And we took a look at one of them. This week, the Associated Press decided to sell sponsored tweets during the annual CES tech trade show on its @AP Twitter account. A lot of blogs and news outlets discussed the ads, but actual engagement with the sponsored tweets was quite low. Here’s one of the tweets in question:
This sponsored tweet from Samsung got a total of – wait for it – 15 retweets. The activity leveled off rather quickly; 12 of the 15 retweets happened immediately, followed by two in the next hour, and the final straggler the following morning. Then nothing else. There wasn’t very much lasting traction to this tweet, as seen below:
The tweet did generate a total reach of 1,584,824 unique Twitter accounts, but that’s really not much more than the 1,538,203 followers the @AP account itself had at the time of the tweet. A quick look at the top contributors might account for the reason: @AP was the top contributor, followed by @HuffPostMedia and a Japanese Global Media Studies Professor. It would make sense for multiple accounts to follow most or all three of these contributors, as they’re all journalism-related accounts, but it didn’t result in much additional spread of the original ad.
The reach for everyone talking about AP’s sponsored tweets was much higher, with nearly 550 tweets from more than 500 contributors in the past few days, reaching 4.3 million different Twitter accounts. The activity, however, still dropped off rather quickly:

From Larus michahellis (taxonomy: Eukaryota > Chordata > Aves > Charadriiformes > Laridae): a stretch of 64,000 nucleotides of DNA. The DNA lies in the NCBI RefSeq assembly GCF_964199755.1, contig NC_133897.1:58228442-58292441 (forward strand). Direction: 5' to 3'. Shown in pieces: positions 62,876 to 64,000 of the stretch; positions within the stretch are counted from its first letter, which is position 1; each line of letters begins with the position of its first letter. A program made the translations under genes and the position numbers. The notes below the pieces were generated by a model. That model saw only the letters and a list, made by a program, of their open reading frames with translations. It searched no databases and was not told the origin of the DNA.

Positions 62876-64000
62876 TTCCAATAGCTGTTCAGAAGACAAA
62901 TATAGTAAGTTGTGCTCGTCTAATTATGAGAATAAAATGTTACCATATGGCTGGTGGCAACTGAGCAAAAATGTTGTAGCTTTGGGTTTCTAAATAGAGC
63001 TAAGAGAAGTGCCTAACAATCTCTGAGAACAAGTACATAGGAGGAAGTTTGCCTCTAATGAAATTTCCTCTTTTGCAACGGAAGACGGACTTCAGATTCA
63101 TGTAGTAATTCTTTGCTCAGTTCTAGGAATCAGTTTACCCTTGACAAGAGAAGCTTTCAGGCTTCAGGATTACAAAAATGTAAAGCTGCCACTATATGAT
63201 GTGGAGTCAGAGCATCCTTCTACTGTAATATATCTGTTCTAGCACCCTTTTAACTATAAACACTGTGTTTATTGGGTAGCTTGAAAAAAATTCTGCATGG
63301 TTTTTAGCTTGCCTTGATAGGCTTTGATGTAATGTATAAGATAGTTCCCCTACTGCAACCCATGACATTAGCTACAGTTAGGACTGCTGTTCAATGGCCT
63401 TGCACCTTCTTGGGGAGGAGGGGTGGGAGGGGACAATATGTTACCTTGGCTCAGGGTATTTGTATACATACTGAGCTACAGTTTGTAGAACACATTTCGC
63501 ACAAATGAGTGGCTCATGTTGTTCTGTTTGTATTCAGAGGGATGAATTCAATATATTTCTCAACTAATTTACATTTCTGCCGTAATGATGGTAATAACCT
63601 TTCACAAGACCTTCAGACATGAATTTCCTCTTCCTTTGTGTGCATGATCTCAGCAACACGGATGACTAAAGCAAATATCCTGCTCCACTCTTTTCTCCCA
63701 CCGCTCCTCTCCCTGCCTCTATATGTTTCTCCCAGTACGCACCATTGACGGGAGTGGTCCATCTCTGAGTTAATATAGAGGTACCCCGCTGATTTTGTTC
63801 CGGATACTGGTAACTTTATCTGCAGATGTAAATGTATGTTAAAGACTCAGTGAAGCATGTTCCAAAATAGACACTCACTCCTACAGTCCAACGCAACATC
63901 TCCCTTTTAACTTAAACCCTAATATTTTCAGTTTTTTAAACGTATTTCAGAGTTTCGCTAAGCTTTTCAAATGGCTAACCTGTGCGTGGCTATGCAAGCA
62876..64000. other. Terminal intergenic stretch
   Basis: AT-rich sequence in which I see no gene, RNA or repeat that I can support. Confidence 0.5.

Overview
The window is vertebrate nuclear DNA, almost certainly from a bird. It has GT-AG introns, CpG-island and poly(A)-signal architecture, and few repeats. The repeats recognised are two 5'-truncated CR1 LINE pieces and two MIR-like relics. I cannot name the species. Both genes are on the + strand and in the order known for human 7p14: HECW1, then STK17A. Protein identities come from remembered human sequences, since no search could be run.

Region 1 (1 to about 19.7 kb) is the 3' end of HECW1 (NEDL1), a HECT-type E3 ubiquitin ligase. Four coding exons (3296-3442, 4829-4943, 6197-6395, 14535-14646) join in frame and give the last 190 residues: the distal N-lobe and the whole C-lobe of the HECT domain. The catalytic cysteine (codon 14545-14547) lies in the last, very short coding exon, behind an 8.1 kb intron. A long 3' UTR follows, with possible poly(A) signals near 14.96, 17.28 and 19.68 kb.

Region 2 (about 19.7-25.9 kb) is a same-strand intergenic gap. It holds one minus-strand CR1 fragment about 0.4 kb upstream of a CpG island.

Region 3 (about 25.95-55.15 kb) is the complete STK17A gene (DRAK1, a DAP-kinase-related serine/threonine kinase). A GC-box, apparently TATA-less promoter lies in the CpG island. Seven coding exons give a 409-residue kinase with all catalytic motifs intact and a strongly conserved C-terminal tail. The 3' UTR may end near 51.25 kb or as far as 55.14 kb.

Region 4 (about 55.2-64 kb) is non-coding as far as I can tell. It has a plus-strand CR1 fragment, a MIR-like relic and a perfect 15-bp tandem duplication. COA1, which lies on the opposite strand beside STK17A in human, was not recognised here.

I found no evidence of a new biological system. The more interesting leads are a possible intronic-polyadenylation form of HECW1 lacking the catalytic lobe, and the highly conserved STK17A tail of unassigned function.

Everyone is talking about the AP selling their tweets (or they were), but the interaction with the sponsored tweets themselves remained low. The three sponsored tweets were only retweeted 21, 15 and 14 times respectively. There were far tweets with more opinions on the subject than actual RTs: opinions tacked onto RTs of articles about it, occasionally added in front of an AP retweet, or sent out and tagged with the AP’s handle. Some, however, went for a more direct route.
Replies to AP about their sponsored tweets were not terribly positive:
They were about as snarky as some of the news and blog coverage was. But why?
Perhaps because people think that as a news source, the AP should remain neutral, and maybe particularly on Twitter, a platform that is poised to become the go-to place for breaking news even more than it already is for its heavy users.
Looking at the data on the entire discussion around AP sponsored tweets seems to back up that idea. Here are a few examples:
The opinion that a major, historically trusted news source should remain neutral might explain why people are upset over the AP selling sponsored tweets, but haven’t been in the past when celebrities have done the same thing (there’s even a company set up exclusively for celebrities or other popular Twitter personalities that want to endorse products on Twitter). Celebrities are expected to supplement their income with product endorsements, and are not followed or revered for their journalistic integrity.
Sponsored tweets aren’t anything new – Mashable wrote an article saying just that back in 2009 – so the amount of attention and news being generated by the AP selling tweets has been puzzling to some. Others, whether or not they’ve paid much attention to it before, simply see it as an expected form of native advertising. Different from the Promoted Tweets that Twitter launched in April of 2010, sponsored tweets are a deal between a vendor and a celebrity or other well-known figure with a large Twitter following, with Twitter getting nothing out of the deal, except perhaps to say that advertising works on its platform.
Former member of The Pussycat Dolls Nicole Scherzinger and a sponsored tweet for Herbal Essences… A little different than the AP and Samsung, or so response would seem to indicate.
Let us know what you think in the comments.